According to the China Disabled Persons' Federation (CDPF), there are now 17 million visually impaired people in China, among which three million are totally blind, while the others are low-visioned. In the past two decades, China has experienced tremendous development of information technology. Traditional industries are incorporating information technology, with services delivered to users through websites and mobile applications. It is positive technical progress that visually impaired people can access various services without leaving home; for example, they can order food delivery online or schedule a taxi from an app-based transportation service. However, the development of technology has also brought challenges to the visually impaired in China.
Neurological diseases, such as cerebrovascular disease, Parkinson's disease (PD), Alzheimer's disease, have become the leading cause of death in China. Neurological function evaluation is crucial for the diagnosis and intervention of neurological diseases. Clinically, neurological function is evaluated by various scales, tests, and questionnaires. However, these methods rely on costly professional equipment and medical personnel. They cannot be used as a means of daily evaluation of neurological diseases.
You might think that artificial intelligence is only something the tech giants are focused on and that it doesn't have any impact on your household or everyday life. But the reality is different. Whether you realize it or not, Artificial Intelligence is everywhere. The application of AI is not only for big sectors or finance or manufacturing, it is also impacting our daily lives. So, let's find out about the applications of AI in your daily life.
Something new has happened to the Pixel line with the release of the 6 series phones, and it is not just the new custom Tensor chip that powers the devices, there is a genuine hardware difference between the two phones on offer. Are you balking at the prices of the latest Apple and Samsung flagships? Consider one of these affordable alternatives. Previously, besides the obvious bigger screen and bigger battery that came with a larger device, the standard Pixel and its XL variant were fundamentally the same phone, just sized differently. With the 6 series, the new Pro option has a couple of additions -- it can handle millimetre wave 5G, has an additional 48-megapixel telephoto lens with 4x optical zoom, and packs more memory and storage.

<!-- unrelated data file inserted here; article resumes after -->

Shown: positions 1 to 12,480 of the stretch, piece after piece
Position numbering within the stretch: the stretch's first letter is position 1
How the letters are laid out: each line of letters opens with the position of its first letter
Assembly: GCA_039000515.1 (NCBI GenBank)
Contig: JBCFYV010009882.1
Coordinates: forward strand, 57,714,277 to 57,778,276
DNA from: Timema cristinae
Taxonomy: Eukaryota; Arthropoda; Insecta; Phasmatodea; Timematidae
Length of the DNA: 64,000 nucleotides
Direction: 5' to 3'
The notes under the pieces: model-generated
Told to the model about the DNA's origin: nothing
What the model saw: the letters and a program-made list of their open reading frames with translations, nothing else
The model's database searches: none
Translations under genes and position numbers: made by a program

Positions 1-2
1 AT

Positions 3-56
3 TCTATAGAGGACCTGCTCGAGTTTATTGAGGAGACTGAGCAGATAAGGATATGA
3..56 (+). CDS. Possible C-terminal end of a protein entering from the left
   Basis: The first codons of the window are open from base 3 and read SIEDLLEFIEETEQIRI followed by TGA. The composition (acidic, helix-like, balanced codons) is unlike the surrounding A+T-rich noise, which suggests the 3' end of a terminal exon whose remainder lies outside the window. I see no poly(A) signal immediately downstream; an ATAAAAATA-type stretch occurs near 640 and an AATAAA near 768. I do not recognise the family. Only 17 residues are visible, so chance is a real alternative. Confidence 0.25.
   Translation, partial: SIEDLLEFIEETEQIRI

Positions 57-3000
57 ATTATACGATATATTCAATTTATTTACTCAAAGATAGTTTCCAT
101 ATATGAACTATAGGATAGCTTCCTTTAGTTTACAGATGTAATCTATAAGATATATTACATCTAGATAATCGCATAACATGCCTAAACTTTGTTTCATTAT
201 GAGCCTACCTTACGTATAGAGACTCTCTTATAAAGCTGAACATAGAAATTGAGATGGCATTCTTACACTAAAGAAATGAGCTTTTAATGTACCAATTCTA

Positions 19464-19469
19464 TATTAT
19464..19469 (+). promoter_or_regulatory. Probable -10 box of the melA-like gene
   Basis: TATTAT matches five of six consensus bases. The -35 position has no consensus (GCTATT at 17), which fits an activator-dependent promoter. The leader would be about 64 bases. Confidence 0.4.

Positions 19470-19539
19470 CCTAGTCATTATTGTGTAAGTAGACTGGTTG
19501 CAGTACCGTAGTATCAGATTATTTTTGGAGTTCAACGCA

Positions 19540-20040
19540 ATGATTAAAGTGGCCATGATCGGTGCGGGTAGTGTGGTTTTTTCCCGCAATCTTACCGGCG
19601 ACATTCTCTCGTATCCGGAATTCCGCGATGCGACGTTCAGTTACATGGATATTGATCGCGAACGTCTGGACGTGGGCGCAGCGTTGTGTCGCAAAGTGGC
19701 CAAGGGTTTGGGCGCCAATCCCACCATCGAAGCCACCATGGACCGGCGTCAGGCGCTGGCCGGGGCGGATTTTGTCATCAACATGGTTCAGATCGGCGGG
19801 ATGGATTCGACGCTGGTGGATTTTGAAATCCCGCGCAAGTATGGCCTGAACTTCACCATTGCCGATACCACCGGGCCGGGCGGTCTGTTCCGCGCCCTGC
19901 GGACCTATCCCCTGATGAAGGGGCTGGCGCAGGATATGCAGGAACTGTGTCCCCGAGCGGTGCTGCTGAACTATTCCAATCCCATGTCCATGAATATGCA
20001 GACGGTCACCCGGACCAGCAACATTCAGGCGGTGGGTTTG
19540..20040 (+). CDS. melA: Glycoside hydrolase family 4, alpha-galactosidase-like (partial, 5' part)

The Pixel 6 is the most intriguing phone Google has made in years. Not only is it a return to premium design with eye-catching colors and up to a 120Hz screen, it's also powered by the company's first mobile processor -- Tensor. With it, Google is promising serious improvements in AI performance and photography, including better voice recognition and Assistant features. Google also finally upgraded the Pixel's camera hardware instead of just relying on its processing smarts. That's not to say it's overlooked software this year.
Google's latest Pixel 6 phones are fun. Just look at their design, both within and without: There's the two-tone color scheme on back that seems as if it were pulled from an inspiration board filled with Starburst fruit chew hues. There's that eye-catching rear camera module, now so fanciful and conspicuous as to be immediately iconic, which was likely the intended point. Their Gorilla Glass-sandwiched bodies are free from blemishes in the form of unsightly fingerprint sensors and front-facing notches. They're impossibly thin yet rounded and smooth, and feel appropriately soft and light in hand as phones should be.